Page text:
Most of my writing experiences have been pleasant ones. Places where I've spoke or read and did book-signings, like the Southern Festival of Books in Nashville, Tennessee, or the Cherokee Arts Festival outside Atlanta in Canton, were surprisingly fun. I enjoyed meeting folks, talking to people, answering their questions, and I always learn something. I don't know that I ever had any major mistakes, blunders, or even catastrophes with my writing (the occasional grammatical error that didn't get caught in drafts or galleys), but there have been times when I felt potential disaster was looming nearby and didn't know how to respond or what to say to others who asked me questions or made comments about my books.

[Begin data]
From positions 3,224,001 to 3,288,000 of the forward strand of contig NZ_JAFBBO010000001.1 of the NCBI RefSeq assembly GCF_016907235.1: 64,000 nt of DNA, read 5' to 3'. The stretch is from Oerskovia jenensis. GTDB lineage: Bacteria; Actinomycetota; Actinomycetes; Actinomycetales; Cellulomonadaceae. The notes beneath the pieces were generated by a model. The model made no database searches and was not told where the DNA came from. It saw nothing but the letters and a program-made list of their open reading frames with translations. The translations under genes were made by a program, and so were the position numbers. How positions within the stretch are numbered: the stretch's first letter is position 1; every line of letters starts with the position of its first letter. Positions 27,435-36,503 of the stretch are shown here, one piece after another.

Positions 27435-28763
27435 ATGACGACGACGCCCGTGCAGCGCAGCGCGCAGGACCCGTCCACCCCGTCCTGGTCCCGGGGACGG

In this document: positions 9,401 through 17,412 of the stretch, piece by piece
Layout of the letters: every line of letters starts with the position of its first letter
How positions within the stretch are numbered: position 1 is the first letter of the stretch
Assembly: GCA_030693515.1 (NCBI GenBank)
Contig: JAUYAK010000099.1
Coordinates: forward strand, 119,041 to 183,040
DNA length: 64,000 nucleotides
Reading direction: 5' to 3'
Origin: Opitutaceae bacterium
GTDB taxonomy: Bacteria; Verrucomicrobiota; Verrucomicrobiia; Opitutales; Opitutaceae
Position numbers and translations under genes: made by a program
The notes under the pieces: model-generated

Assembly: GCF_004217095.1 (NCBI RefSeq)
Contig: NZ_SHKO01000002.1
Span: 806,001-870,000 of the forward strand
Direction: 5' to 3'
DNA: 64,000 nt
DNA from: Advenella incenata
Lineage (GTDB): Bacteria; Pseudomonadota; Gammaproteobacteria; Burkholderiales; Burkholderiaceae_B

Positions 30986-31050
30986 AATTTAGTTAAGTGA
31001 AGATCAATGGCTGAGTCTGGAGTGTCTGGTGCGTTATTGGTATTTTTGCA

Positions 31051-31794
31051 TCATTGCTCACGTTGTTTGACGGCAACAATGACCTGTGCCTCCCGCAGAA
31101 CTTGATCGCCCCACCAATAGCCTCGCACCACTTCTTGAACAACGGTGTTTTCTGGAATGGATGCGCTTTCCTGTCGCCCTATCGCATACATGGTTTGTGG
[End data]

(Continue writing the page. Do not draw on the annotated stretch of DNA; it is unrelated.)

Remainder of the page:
The second time I felt there could be a looming disaster was when I was speaking to a college class about writing, and the students had read a selection from my short story collection. One student wanted to know about my treatment of women in my stories, that it seemed as if I was making fun of women. For a moment, I said nothing. What I was thinking was, "You've got to be kidding me. First of all, you've only read one story, if that. Before you become a book critic, perhaps you should write something yourself." What I said was: "I feel I treated all of my characters the same way. Sure, I make fun of some of these eccentric women, but they are based on my family members and friends and I love them and admire their eccentricities, and I give the eccentric men equal time in the book, which you'll see when you read it."